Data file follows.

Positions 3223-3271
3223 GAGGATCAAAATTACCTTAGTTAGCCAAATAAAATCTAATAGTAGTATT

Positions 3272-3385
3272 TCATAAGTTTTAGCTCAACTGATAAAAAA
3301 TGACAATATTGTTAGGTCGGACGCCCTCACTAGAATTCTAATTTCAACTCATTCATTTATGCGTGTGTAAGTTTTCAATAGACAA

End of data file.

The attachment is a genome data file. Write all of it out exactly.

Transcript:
Positions 3223-3271
3223 GAGGATCAAAATTACCTTAGTTAGCCAAATAAAATCTAATAGTAGTATT

Positions 3272-3385
3272 TCATAAGTTTTAGCTCAACTGATAAAAAA
3301 TGACAATATTGTTAGGTCGGACGCCCTCACTAGAATTCTAATTTCAACTCATTCATTTATGCGTGTGTAAGTTTTCAATAGACAA